Thousands of people were left stranded on Thailand’s southern gulf coast as Tropical Storm Pabuk made landfall on Friday.
Authorities had moved to suspend all flights and ferry services ahead of the storm, which officially made landfall in the Pak Panang district of Nakhon Si Thammarat province around 3:30 p.m. local time (3:35 a.m. ET), with maximum sustained wind speeds of 95 kilometers per hour (59 mph), according to the Joint Typhoon Warning Center.
Some of the country’s most popular tourist destinations, including Koh Samui, Koh Phangan and Koh Tao islands, along with islands in the Andaman Sea such as Phuket and Koh Phi Phi – made famous by the movie “The Beach” – are expected to be affected by the storm during what is peak holiday season.
“It’s quite scary being here because we don’t know what’s going to happen and there is no way to leave,” American tourist Miranda Abidyer, 26, who is stranded on Koh Samui island, told CNN.
Abidyer, who traveled to the island with her young family to celebrate her husband’s 30th birthday, said they had a flight scheduled for Friday but it was canceled and ferry services have also been suspended. She said they hadn’t received any information from local authorities about the storm or what they should do. They now plan to wait it out in their private villa, which is about 1 kilometer (0.6 miles) from the beach.
“We will hide in the bathroom if the storm gets that bad. But all we can do is wait,” said Abidyer.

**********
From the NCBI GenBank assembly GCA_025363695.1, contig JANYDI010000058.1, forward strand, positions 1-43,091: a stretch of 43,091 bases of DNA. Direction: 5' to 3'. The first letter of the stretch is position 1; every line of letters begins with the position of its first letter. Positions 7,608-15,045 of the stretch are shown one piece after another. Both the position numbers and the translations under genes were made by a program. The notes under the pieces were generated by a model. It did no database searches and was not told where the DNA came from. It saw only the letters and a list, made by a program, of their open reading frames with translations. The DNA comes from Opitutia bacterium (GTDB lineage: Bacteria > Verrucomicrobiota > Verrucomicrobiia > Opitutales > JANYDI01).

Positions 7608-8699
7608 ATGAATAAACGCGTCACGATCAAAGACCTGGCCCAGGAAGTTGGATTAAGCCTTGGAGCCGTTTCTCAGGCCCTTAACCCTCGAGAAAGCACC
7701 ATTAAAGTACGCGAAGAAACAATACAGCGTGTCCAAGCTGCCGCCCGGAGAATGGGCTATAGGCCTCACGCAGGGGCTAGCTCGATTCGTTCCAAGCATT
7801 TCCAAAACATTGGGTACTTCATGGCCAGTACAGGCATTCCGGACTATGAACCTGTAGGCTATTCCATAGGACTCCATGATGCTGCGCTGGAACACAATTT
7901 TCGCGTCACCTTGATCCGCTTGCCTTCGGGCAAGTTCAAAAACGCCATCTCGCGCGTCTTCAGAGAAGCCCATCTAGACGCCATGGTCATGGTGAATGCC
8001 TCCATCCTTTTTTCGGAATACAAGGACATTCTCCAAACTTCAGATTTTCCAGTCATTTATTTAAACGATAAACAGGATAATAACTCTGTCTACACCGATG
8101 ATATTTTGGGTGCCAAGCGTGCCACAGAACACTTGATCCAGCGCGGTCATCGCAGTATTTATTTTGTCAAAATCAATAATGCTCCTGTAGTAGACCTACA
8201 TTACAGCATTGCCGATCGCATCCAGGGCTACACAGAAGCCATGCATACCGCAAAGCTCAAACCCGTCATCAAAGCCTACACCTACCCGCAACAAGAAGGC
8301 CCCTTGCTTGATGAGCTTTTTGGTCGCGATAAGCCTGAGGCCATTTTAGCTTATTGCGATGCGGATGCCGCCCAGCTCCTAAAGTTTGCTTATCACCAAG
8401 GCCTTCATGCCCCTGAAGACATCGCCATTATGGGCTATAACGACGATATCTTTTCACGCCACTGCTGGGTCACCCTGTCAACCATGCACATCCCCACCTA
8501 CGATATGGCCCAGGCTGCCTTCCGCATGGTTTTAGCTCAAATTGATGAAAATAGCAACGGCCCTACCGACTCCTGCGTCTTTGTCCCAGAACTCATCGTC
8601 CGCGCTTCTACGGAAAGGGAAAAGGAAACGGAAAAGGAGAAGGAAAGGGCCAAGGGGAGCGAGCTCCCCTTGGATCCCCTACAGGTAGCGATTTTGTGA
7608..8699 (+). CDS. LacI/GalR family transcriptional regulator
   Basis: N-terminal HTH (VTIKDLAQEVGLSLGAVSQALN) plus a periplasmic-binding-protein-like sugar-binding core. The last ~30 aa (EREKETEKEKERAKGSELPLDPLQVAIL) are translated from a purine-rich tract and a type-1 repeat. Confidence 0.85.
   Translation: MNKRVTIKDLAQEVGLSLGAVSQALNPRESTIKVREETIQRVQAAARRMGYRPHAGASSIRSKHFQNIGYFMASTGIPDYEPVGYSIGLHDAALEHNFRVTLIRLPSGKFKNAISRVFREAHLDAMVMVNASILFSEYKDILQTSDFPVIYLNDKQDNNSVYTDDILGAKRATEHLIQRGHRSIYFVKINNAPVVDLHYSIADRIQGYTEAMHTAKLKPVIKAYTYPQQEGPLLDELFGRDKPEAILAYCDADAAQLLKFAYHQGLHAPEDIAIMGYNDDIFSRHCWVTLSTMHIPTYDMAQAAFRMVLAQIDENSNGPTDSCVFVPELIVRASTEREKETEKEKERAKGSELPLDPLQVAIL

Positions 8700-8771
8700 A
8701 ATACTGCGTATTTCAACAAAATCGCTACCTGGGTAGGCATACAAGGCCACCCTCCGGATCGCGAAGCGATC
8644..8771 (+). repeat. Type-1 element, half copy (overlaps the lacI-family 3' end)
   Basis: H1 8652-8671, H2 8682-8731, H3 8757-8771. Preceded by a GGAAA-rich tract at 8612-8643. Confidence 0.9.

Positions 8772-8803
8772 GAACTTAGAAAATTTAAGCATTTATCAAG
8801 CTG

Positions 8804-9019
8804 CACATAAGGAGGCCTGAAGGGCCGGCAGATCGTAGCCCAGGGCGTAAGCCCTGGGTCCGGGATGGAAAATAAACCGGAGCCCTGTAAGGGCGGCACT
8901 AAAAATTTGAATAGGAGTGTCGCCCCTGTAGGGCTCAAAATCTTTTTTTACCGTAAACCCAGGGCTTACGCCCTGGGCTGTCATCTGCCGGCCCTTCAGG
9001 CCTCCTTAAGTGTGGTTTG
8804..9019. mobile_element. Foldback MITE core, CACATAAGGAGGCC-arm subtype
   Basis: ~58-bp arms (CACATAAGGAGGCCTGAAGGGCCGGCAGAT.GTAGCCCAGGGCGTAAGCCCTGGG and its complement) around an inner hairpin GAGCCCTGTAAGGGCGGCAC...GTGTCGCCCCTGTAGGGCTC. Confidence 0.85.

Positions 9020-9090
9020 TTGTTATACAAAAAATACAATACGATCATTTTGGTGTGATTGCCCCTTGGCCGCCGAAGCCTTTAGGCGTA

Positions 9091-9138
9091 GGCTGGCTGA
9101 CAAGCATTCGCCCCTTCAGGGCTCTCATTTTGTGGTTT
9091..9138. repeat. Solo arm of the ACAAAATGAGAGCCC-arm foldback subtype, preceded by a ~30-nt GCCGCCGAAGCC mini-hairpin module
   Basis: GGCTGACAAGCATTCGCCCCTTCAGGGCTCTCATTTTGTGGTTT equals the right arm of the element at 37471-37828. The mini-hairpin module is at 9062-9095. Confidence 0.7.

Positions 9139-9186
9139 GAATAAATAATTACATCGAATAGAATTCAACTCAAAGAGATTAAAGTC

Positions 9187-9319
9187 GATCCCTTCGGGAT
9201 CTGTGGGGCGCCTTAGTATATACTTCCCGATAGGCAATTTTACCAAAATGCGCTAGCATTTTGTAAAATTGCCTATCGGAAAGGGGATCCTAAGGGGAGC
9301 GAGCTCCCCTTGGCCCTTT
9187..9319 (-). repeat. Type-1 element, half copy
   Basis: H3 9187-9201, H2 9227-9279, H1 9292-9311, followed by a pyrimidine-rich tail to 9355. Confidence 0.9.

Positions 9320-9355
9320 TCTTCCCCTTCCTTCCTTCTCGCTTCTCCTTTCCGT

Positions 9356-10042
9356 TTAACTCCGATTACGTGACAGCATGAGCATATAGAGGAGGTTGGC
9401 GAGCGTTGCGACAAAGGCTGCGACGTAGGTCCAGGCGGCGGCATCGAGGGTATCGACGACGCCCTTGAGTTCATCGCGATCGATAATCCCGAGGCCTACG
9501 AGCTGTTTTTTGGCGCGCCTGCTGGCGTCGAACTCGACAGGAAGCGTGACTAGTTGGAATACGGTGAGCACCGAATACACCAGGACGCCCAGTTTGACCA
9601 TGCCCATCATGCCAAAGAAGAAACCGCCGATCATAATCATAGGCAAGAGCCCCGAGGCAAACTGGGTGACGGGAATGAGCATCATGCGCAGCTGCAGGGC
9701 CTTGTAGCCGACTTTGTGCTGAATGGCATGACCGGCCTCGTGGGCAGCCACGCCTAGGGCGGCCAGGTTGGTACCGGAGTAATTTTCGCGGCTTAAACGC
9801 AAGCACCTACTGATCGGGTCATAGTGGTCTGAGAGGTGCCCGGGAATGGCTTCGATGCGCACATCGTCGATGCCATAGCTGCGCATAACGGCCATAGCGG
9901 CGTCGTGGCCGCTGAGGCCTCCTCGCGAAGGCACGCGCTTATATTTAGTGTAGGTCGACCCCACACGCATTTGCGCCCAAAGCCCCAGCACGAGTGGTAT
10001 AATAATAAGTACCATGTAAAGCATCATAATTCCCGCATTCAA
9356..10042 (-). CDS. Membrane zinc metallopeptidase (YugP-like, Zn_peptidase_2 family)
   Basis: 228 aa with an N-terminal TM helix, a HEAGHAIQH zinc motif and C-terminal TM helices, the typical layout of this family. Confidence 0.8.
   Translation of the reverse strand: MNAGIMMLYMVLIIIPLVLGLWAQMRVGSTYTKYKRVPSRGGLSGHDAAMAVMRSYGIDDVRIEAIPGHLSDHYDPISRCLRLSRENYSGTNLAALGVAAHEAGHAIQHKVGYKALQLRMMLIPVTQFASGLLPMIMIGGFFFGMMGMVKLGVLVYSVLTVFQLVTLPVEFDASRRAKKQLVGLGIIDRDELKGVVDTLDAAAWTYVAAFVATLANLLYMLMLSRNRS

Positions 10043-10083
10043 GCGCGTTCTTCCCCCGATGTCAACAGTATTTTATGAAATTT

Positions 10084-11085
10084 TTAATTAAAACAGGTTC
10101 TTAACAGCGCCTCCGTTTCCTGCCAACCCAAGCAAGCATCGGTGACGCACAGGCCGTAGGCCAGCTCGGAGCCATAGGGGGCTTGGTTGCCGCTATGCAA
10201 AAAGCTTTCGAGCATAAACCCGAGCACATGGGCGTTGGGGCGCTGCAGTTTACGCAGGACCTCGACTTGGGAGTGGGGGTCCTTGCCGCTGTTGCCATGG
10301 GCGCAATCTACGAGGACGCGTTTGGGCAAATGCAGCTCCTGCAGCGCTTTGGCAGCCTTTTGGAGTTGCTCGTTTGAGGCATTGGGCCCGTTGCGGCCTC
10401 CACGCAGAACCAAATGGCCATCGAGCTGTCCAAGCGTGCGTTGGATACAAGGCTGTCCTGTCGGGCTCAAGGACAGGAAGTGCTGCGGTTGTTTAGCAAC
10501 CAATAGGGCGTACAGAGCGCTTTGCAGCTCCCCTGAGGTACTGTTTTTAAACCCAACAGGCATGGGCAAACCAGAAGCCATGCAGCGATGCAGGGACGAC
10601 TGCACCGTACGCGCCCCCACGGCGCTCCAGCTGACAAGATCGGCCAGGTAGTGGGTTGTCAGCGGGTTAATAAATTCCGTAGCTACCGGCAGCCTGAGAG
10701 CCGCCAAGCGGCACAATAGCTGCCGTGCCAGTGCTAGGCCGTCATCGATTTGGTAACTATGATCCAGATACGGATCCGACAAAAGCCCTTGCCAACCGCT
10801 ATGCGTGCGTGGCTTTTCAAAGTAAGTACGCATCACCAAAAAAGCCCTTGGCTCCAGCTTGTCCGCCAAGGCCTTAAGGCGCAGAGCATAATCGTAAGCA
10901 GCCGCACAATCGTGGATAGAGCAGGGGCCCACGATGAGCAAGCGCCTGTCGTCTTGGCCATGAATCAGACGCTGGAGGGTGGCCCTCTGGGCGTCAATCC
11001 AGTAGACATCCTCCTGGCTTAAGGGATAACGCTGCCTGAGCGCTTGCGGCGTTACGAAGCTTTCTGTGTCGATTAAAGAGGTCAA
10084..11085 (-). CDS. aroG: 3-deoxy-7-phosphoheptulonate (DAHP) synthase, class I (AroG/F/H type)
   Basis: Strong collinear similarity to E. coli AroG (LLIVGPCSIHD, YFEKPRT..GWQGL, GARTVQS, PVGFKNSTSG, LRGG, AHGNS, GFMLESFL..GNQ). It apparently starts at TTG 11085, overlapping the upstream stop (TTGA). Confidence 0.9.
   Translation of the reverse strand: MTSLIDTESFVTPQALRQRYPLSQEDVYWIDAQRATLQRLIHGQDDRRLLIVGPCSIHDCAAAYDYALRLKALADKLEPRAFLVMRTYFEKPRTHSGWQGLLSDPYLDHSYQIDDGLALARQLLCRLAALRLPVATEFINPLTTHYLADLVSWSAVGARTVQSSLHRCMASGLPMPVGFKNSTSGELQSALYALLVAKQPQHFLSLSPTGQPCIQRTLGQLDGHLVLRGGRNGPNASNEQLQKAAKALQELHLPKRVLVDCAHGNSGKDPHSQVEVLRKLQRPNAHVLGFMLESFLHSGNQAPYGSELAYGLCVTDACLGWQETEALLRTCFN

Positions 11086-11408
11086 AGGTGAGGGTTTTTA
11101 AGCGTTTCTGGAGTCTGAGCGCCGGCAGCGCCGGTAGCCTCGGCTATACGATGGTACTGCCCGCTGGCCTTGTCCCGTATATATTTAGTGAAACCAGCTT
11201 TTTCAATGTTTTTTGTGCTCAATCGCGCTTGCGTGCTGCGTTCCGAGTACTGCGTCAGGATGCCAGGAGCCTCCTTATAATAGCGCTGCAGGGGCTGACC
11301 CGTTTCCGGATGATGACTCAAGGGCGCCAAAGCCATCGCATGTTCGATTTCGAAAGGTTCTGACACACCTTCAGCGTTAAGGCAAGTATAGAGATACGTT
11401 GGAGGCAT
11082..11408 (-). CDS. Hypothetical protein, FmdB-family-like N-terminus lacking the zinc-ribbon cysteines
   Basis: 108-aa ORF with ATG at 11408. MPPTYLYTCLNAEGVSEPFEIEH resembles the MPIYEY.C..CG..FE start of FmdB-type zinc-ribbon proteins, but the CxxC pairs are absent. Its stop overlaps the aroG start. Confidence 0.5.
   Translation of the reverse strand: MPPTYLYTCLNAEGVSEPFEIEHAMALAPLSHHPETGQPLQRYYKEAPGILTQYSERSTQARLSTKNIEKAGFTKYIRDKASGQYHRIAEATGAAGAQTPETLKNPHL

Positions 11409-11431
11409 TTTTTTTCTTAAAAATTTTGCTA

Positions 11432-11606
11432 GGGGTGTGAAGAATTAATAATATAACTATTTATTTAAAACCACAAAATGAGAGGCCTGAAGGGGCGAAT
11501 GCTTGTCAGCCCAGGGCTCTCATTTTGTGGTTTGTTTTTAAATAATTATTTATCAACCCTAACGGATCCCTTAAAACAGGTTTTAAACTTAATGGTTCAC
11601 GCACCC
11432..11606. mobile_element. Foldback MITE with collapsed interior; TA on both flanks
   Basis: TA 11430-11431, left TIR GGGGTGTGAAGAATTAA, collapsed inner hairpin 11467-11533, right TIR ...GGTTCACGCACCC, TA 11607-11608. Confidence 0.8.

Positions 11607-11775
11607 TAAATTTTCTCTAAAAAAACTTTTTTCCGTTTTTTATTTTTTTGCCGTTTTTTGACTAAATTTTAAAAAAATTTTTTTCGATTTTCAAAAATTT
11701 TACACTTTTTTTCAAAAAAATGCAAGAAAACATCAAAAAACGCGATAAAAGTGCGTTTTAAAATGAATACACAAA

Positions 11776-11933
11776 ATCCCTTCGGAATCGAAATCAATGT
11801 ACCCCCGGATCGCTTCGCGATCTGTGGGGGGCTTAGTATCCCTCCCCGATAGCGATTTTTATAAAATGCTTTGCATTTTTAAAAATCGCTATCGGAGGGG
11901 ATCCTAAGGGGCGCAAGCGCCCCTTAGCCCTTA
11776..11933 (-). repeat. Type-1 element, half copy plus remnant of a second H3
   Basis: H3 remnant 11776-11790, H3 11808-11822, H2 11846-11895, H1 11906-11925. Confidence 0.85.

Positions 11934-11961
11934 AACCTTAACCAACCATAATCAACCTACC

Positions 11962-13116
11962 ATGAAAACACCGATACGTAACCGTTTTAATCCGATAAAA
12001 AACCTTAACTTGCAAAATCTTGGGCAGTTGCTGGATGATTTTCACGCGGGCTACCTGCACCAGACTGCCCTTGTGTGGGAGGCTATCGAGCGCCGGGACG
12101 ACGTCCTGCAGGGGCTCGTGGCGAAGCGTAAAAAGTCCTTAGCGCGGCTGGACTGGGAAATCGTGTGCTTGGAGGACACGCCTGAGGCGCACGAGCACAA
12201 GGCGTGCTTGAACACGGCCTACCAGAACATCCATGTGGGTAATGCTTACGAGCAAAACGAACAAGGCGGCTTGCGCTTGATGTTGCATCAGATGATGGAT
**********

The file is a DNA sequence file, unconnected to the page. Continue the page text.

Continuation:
It is highly unusual for tropical storms and typhoons to make landfall in Thailand. The last time a tropical storm made landfall in Thailand was in 1962, when Tropical Storm Harriet claimed 900 lives. The only typhoon ever to make landfall in the Southeast Asian nation was Typhoon Gay in 1989.
The district chief of Koh Samui, Kittipop Roddon, told CNN by phone Friday that there are about 20,000 tourists staying on the island, which is the second largest in Thailand.
“The island is now totally cut off from the mainland, all kinds of transportation (to mainland) have been suspended since yesterday,” he said, adding that there is enough food and supplies on Koh Samui to last through the storm.
Those left are now preparing to ride out the storm, with residents on Koh Samui boarding up houses with wooden planks. By Friday, the roads on the island were quieter and store shelves emptier, witnesses told CNN.
But it’s those on some of the smaller islands that could be the most vulnerable. The district chief of Koh Phangan and the popular diving island of Koh Tao told CNN that he was concerned that any emergency rescue operations would be more difficult on Koh Tao due to its remoteness. He said 15,000 tourists remain on Koh Phangan and about 4,000 on Koh Tao.
Tourist Danielle Dickinson told CNN she was stuck on Koh Tao. “Got the ferry here on Wednesday which is annoying as we weren’t told a storm was on its way,” she said. “The rain is torrential and winds are getting stronger.”